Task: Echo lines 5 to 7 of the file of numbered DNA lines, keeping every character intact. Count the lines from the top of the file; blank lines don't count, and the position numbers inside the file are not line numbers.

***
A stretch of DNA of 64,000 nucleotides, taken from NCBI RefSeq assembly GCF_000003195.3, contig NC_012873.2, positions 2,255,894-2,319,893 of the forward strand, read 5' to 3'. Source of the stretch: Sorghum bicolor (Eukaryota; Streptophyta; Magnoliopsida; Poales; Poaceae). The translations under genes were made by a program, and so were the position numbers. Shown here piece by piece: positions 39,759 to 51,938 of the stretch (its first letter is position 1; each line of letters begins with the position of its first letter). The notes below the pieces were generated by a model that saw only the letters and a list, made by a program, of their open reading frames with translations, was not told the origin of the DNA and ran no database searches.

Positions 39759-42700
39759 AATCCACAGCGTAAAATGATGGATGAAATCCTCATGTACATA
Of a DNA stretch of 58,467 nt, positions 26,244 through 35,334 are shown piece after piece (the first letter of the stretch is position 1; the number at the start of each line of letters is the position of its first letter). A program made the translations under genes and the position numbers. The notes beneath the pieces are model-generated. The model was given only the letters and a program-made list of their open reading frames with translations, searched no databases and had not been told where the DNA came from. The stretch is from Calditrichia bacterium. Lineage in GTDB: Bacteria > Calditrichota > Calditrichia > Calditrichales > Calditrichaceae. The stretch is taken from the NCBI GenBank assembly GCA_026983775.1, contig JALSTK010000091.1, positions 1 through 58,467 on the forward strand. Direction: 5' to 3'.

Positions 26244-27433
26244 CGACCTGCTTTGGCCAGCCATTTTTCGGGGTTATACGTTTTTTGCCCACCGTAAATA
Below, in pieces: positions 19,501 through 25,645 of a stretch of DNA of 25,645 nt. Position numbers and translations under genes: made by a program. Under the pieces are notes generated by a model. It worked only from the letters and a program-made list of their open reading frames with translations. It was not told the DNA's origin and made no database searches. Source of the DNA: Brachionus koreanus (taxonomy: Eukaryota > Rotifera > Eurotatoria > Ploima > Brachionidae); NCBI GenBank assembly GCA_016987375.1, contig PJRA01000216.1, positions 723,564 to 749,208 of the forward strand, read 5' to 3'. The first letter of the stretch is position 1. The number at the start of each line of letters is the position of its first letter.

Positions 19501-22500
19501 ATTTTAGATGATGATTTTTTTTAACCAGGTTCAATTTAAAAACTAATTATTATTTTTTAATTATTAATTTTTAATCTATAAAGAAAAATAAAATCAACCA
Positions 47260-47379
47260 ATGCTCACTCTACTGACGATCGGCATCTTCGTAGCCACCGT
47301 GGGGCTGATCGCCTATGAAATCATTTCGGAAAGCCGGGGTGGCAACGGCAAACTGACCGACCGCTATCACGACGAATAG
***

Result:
Positions 26244-27433
26244 CGACCTGCTTTGGCCAGCCATTTTTCGGGGTTATACGTTTTTTGCCCACCGTAAATA
Below, in pieces: positions 19,501 through 25,645 of a stretch of DNA of 25,645 nt. Position numbers and translations under genes: made by a program. Under the pieces are notes generated by a model. It worked only from the letters and a program-made list of their open reading frames with translations. It was not told the DNA's origin and made no database searches. Source of the DNA: Brachionus koreanus (taxonomy: Eukaryota > Rotifera > Eurotatoria > Ploima > Brachionidae); NCBI GenBank assembly GCA_016987375.1, contig PJRA01000216.1, positions 723,564 to 749,208 of the forward strand, read 5' to 3'. The first letter of the stretch is position 1. The number at the start of each line of letters is the position of its first letter.